After much debate, the Orange County Supervisors Tuesday voted unanimously to stick with HMS Host and the $39 million it promises for the John Wayne Airport food concession.

In nearly an hour of testimony from the interested parties and back and forth among supervisors, the discussion touched on such things as the ascetics and localness of the restaurants, and of course all the money that the county will make — roughly $39 million.

But nary a word was spoken about the nutritional value of the food that HMS plans offer the airport’s captured audience. And the lack of public debate on the issue, it seems, mirrored the lack private debate among county officials before the vote.

Nicole Stanfield, spokeswoman for the Orange County Health Care Agency, said she checked and “they (airport officials) did not consult with us and there’s no requirement that they do.”

There didn’t seem to be much weight given to food quality in general. A scoring system was developed to compare HMS and its competitor Delaware North Companies. The categories included “store concepts,” “improvement plans,” “experience and qualifications,” “financial viability and background data” and proposed rent.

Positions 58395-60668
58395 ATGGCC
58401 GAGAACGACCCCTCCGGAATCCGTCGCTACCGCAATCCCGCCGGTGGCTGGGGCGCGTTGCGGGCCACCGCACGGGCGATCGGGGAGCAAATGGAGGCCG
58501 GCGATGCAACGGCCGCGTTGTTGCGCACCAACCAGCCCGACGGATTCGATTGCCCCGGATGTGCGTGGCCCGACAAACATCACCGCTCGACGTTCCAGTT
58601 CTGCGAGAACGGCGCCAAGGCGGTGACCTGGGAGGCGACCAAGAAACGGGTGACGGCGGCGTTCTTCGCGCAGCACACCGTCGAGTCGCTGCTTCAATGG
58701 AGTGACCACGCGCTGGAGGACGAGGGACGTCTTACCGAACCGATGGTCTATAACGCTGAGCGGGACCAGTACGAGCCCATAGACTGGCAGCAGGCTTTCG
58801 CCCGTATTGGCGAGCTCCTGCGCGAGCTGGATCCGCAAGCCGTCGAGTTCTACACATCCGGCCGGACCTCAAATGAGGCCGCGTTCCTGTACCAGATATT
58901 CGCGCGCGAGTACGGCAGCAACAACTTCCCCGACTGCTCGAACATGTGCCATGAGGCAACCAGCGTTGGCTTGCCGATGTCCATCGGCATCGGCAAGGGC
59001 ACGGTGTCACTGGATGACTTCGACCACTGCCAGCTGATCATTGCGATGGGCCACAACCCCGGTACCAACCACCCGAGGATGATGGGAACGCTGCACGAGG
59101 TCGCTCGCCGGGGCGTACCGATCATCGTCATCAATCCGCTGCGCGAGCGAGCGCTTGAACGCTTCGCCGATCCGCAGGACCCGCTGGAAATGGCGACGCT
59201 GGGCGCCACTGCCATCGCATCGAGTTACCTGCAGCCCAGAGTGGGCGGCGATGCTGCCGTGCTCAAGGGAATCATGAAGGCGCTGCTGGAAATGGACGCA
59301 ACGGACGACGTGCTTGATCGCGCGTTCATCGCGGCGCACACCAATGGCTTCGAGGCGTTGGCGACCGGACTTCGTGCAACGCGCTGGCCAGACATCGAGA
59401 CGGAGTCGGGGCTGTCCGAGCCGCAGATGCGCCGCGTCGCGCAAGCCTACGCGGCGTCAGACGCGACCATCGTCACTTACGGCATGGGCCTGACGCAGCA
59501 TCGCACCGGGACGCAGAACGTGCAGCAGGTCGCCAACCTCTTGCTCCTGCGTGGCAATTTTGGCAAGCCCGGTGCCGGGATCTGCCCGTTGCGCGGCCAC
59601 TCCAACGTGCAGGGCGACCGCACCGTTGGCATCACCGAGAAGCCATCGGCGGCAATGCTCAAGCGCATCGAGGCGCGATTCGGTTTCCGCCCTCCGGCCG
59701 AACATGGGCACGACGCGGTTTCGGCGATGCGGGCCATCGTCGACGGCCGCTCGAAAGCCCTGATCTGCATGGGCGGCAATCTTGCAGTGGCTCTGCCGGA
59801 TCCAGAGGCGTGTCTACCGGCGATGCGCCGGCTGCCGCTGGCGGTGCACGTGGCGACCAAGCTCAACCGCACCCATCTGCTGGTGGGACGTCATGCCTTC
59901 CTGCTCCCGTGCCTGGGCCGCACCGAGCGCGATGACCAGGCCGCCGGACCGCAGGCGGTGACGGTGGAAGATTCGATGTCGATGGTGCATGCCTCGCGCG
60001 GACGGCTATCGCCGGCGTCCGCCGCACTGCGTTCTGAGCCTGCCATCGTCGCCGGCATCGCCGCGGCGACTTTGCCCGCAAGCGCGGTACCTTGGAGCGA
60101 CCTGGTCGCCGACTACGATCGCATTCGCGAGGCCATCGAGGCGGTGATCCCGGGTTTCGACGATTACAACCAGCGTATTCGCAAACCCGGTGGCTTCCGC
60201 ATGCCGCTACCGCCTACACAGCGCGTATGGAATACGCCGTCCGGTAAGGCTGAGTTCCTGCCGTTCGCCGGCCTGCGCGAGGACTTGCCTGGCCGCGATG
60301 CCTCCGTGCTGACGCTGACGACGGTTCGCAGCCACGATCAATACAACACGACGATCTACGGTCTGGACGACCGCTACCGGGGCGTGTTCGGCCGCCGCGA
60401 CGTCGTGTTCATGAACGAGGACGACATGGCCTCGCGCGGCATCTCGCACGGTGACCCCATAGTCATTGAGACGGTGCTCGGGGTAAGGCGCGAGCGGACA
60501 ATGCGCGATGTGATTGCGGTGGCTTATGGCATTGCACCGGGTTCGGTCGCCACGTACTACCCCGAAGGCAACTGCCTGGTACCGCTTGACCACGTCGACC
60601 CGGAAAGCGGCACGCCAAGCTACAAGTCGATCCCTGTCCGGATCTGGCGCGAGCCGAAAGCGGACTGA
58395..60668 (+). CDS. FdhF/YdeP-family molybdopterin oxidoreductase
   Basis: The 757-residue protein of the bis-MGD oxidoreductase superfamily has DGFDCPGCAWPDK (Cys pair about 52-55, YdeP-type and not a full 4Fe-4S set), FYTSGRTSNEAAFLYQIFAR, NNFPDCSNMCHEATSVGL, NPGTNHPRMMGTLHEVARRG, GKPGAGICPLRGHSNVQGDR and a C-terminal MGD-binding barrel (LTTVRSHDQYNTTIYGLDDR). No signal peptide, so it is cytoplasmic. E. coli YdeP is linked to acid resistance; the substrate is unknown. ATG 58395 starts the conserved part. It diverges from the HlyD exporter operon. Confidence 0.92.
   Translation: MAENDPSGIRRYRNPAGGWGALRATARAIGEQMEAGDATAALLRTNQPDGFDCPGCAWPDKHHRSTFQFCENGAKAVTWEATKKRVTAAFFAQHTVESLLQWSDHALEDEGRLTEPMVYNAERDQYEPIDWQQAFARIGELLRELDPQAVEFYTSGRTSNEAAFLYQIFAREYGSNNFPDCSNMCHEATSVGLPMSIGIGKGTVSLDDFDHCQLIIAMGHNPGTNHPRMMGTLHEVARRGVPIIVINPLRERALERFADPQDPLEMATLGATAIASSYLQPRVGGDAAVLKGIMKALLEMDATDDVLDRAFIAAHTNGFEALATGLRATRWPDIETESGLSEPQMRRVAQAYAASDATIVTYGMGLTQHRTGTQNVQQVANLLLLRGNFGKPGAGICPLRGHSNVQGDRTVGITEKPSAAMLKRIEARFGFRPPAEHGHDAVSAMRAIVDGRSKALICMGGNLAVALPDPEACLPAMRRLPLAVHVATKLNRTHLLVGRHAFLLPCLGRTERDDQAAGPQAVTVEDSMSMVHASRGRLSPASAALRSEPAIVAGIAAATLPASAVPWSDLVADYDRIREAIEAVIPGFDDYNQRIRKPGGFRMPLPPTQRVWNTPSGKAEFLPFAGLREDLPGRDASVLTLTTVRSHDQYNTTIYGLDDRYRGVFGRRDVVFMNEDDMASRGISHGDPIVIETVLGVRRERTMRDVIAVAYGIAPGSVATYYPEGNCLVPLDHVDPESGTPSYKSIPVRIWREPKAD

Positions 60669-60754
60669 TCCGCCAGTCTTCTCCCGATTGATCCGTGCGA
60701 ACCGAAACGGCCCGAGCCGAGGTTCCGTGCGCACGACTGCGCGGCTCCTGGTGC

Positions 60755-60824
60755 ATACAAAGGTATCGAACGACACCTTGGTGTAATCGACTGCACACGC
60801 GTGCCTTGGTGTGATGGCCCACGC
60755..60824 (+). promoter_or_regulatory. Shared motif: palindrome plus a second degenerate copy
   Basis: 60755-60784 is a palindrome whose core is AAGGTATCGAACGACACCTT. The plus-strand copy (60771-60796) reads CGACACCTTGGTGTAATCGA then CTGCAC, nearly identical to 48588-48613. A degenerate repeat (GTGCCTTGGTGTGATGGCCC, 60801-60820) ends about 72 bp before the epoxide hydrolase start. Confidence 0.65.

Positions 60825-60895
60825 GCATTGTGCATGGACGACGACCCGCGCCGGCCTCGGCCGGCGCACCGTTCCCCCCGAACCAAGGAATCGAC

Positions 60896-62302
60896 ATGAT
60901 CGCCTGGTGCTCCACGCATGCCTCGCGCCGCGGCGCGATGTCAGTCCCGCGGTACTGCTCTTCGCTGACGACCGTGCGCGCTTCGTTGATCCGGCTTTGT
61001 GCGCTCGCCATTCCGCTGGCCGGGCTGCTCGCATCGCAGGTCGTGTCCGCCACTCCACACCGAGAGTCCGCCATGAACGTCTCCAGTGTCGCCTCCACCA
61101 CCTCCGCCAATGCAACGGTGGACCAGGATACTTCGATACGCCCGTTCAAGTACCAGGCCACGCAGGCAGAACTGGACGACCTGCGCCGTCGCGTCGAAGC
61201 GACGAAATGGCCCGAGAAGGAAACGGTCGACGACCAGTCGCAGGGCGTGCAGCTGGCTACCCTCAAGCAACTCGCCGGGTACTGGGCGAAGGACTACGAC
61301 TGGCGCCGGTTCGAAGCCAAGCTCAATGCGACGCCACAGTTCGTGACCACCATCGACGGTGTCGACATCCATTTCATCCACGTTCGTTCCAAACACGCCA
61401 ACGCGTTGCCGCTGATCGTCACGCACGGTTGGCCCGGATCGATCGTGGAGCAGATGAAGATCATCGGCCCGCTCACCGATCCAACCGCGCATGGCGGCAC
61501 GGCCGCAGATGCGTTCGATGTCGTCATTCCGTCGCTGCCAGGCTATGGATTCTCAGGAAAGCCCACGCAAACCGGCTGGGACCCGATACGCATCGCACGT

But there was no category labeled “food.”

This fact was not lost on one supervisor. “When I go to a restaurant, the quality of food is a little more important to me than the architecture,” said Supervisor John Moorlach.

At least one major airport food, and its nutritional value, is a key factor.

If you are one of the 88 million people who travel through Atlanta’s Hartsfield-Jackson International airport each year, your options include such things as fresh salads, fruit, light sandwiches and vegetables.

“We try to meet our passenger needs,” said Hartsfield-Jackson spokesman Al Snedeker, “particularly now with the airlines not providing food as they once did, providing food in the terminal and concourses is even more important.”


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